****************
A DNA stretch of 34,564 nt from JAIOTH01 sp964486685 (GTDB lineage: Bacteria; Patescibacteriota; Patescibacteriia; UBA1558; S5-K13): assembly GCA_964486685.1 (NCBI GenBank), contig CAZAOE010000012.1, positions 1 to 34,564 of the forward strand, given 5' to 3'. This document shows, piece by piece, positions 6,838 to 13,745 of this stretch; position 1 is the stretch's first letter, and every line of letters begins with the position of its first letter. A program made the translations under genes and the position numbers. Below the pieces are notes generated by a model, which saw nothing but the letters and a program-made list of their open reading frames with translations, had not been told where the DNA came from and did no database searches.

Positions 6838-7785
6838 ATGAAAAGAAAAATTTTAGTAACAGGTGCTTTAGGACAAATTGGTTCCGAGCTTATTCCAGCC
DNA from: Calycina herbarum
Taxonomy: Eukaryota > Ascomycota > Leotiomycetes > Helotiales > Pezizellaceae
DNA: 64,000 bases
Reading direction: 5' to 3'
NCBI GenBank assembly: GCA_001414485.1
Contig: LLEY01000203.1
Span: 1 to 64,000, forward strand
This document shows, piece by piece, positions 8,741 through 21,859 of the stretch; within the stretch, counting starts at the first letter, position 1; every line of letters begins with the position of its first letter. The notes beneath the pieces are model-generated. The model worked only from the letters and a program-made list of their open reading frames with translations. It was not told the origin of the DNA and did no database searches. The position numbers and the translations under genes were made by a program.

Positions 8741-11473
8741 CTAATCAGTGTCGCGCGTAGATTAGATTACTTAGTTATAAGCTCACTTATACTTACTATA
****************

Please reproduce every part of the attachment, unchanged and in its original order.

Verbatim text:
A DNA stretch of 34,564 nt from JAIOTH01 sp964486685 (GTDB lineage: Bacteria; Patescibacteriota; Patescibacteriia; UBA1558; S5-K13): assembly GCA_964486685.1 (NCBI GenBank), contig CAZAOE010000012.1, positions 1 to 34,564 of the forward strand, given 5' to 3'. This document shows, piece by piece, positions 6,838 to 13,745 of this stretch; position 1 is the stretch's first letter, and every line of letters begins with the position of its first letter. A program made the translations under genes and the position numbers. Below the pieces are notes generated by a model, which saw nothing but the letters and a program-made list of their open reading frames with translations, had not been told where the DNA came from and did no database searches.

Positions 6838-7785
6838 ATGAAAAGAAAAATTTTAGTAACAGGTGCTTTAGGACAAATTGGTTCCGAGCTTATTCCAGCC
DNA from: Calycina herbarum
Taxonomy: Eukaryota > Ascomycota > Leotiomycetes > Helotiales > Pezizellaceae
DNA: 64,000 bases
Reading direction: 5' to 3'
NCBI GenBank assembly: GCA_001414485.1
Contig: LLEY01000203.1
Span: 1 to 64,000, forward strand
This document shows, piece by piece, positions 8,741 through 21,859 of the stretch; within the stretch, counting starts at the first letter, position 1; every line of letters begins with the position of its first letter. The notes beneath the pieces are model-generated. The model worked only from the letters and a program-made list of their open reading frames with translations. It was not told the origin of the DNA and did no database searches. The position numbers and the translations under genes were made by a program.

Positions 8741-11473
8741 CTAATCAGTGTCGCGCGTAGATTAGATTACTTAGTTATAAGCTCACTTATACTTACTATA